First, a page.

Wednesday, May 25, 2016

Tools of the Trade: Cast Iron Cookware

I recently inherited a couple of pieces of cast iron cookware from my in-laws. They were big lovers of it and cooked with it regularly. They had short-sided skillets, tall-sided skillets, Dutch ovens and grill pans. A good sized inventory to choose from. I didn’t really grow up with cast iron, so it wasn’t something I sought out simply because I wasn’t familiar with it, but I’ve come to see the benefits of cooking with it and regularly use the pieces I’ve acquired.

Cast iron cookware, being made exclusively of metal, has excellent heat retention properties. It withstands and maintains high cooking temperatures which is ideal for searing or frying, and its excellent heat retention is good for long cooking stews or braised dishes especially those calling for meat.

Cast iron cookware has been used for over 2000 years, and as early as the Han Dynasty (206BC - 220AD) for salt evaporation. In Europe, before the introduction of the kitchen stove in the middle of the 19th Century, meals were cooked in the hearth or fireplace, and so all cooking vessels had to be designed to be suspended on or in a fireplace. Cast iron pots were made with handles to be hung over fire or with legs to stand up in the fireplace. Cooking pots and pans became legless (with flat bottoms) when stoves became popular. It was then that cast iron skillets were introduced. A neat little website I found describes what cooking in “the old days” was like for women.

The cookware was especially popular during the first half of the 20th Century. Lodge Manufacturing is currently the only major manufacturer of cast iron cookware in the United States, as most other suppliers use pots and pans made in Asia or Europe.

“Seasoning” protects bare cast iron from rust and creates a non-stick surface, eliminating the need for regular non-stick cookware which gives off toxic fumes when heated. So you could say that cooking with cast iron is a healthier option than many of the non-stick products on the market. Because of its non-stick surface, cast iron is a good choice for egg dishes. Some cast iron is formed into special shapes, the most popular of which is a mold that resembles corn on the cob, and is frequently used for making cornbread.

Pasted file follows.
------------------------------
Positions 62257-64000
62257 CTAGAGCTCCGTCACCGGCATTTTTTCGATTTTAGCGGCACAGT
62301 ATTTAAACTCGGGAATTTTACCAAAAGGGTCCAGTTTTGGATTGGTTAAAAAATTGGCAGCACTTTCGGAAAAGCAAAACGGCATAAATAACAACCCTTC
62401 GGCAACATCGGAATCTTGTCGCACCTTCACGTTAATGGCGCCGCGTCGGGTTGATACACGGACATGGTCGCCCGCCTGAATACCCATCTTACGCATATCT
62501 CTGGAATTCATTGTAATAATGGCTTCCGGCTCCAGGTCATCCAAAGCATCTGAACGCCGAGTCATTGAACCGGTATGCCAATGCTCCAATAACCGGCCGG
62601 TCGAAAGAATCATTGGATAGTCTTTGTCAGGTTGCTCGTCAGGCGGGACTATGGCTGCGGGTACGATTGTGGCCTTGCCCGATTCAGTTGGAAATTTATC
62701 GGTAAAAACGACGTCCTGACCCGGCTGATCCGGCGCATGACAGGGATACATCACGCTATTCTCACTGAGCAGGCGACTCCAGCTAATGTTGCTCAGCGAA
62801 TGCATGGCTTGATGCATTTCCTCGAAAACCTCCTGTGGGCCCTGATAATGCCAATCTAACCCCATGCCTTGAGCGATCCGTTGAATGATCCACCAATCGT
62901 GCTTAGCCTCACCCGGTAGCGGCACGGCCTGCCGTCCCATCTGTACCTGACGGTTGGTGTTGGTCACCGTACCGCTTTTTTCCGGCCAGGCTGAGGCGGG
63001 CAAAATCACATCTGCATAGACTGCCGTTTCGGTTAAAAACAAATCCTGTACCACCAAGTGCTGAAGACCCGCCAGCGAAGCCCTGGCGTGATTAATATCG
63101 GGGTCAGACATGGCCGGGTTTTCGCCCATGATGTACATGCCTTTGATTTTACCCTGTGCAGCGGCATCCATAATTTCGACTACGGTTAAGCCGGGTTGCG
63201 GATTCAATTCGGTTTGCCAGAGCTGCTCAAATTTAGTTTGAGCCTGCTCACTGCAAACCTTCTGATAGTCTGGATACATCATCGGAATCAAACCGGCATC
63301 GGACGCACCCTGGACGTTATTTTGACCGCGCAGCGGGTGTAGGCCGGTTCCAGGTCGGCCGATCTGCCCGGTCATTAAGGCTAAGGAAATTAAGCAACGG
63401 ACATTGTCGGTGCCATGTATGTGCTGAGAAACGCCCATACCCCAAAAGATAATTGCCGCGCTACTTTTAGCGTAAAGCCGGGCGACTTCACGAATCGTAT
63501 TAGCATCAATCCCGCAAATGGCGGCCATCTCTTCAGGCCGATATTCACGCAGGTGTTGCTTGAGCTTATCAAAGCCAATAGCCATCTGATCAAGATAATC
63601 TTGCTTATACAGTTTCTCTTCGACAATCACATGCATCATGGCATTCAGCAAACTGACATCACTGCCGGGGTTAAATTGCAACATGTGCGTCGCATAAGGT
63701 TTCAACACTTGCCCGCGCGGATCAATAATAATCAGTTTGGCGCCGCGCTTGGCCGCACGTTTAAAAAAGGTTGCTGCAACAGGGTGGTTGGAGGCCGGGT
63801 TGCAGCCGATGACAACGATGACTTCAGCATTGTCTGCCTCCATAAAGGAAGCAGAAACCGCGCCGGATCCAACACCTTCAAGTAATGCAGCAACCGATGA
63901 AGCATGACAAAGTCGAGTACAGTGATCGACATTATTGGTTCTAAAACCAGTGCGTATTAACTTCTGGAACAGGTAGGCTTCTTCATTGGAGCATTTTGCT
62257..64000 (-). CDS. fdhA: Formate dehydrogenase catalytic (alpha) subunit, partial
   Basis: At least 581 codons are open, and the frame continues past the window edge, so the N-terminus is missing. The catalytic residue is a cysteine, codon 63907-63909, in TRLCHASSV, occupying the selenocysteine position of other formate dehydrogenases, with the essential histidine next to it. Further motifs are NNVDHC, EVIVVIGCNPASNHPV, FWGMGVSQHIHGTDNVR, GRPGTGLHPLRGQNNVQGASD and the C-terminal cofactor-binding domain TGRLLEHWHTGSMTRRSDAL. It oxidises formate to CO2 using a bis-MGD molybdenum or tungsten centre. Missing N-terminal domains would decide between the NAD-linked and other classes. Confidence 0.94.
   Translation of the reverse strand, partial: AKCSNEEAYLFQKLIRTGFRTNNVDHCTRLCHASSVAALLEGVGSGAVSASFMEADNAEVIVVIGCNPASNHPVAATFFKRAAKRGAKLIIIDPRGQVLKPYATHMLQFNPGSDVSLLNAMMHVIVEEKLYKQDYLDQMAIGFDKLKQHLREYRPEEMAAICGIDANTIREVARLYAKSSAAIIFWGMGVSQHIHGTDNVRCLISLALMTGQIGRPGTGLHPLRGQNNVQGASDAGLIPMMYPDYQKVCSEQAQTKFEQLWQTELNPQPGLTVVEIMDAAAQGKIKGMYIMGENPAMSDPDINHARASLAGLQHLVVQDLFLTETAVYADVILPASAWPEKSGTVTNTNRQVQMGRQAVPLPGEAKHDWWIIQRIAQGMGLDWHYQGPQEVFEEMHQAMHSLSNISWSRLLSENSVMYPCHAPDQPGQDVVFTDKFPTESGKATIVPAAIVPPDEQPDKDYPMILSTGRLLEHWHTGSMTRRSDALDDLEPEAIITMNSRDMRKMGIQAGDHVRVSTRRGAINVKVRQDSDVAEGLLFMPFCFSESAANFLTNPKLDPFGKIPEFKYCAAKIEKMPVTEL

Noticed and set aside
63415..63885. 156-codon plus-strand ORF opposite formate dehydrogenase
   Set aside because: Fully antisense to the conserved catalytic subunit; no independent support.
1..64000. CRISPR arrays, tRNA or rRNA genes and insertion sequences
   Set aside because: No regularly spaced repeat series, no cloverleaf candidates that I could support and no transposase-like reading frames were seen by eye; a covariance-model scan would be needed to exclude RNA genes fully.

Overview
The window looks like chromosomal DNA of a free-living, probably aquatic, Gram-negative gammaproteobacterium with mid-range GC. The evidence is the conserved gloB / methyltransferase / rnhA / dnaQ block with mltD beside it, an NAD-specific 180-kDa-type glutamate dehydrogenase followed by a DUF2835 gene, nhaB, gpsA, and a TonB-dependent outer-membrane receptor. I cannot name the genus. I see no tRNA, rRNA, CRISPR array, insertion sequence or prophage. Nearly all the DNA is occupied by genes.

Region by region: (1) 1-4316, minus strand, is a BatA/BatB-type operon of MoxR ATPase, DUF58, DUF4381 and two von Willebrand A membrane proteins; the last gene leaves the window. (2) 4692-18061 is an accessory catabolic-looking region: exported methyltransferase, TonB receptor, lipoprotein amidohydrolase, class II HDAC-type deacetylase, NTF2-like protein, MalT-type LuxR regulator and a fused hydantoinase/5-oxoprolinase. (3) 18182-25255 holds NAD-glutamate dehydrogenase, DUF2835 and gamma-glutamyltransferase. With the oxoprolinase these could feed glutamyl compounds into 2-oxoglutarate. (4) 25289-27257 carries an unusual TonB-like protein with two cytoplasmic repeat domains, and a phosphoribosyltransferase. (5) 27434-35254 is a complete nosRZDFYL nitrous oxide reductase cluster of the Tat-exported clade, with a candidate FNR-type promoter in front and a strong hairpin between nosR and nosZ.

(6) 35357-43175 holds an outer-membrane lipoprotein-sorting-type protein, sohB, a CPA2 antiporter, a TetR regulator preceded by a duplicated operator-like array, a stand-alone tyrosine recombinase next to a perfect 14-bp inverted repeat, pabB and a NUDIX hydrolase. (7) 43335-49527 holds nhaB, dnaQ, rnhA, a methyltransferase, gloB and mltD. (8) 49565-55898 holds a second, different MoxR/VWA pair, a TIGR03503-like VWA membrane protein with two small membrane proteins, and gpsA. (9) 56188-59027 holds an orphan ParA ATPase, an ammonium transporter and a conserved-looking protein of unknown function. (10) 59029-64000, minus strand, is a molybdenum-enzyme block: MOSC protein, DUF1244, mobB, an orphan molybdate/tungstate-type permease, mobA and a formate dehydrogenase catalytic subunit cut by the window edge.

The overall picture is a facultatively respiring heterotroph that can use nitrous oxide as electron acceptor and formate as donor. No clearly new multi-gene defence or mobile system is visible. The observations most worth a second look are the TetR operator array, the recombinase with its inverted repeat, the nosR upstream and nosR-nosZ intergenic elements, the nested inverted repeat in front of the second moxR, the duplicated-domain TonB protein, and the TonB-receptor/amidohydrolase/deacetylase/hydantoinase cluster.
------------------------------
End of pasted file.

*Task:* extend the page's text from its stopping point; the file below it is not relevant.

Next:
Silicone sleeve for hot handles

Because they are cast as a single piece of metal, including the handle, they can be used both on the stovetop as well as in the oven. But be careful, the entire pan gets hot, including the handle. This is where the use of a silicone slip-on handle cover comes in handy.

An ADA study found that cast iron cookware can leach significant amounts of dietary iron into food.  While this sounds distasteful, it’s actually quite healthy. However, the amounts of iron absorbed varied greatly depending on the food, its acidity, water content, and how long it was cooked.  But for this reason, anemics may benefit from this effect, while those with hemochromatosis (iron overload) should avoid using cast iron because of their condition.

Because it is a metal, cast iron cookware needs to be seasoned, which is a process by which a layer of animal fat or vegetable oil is applied and cooked into the cast iron. How to do that can be found aplenty on the internet. Basically it’s “cooking" it in a low temp oven for about an hour upside down.

Cleaning is another special consideration. It cannot be placed in a dishwasher but must be washed by hand. Ideally one also should not use soap, or if one does, then after drying re-apply a thin layer of fat or oil.

An easier way to enjoy cast iron is by purchasing enameled cast iron. It has a vitreous enamel glaze or coating which prevents rusting, eliminating the need to season the metal, and allowing for more thorough cleaning. But for that, it is considerably more costly to purchase than cast iron. I wouldn’t mind a Le Creuset Dutch oven myself, but they are typically over $200. Depends, like anything else, on how lazy you are. Cast iron cookware is quite reasonable but requires a little more hand-holding.

Either way,  if you don’t already own cast iron or a fancy enameled pot or pan, and you’re looking for a pan or two, consider adding cast iron to your collection.  You will find many uses for it. Cast iron  will last you a lifetime, and provide you with something useful and meaningful that you can pass along to your children. Thank you, Doris and Ken.

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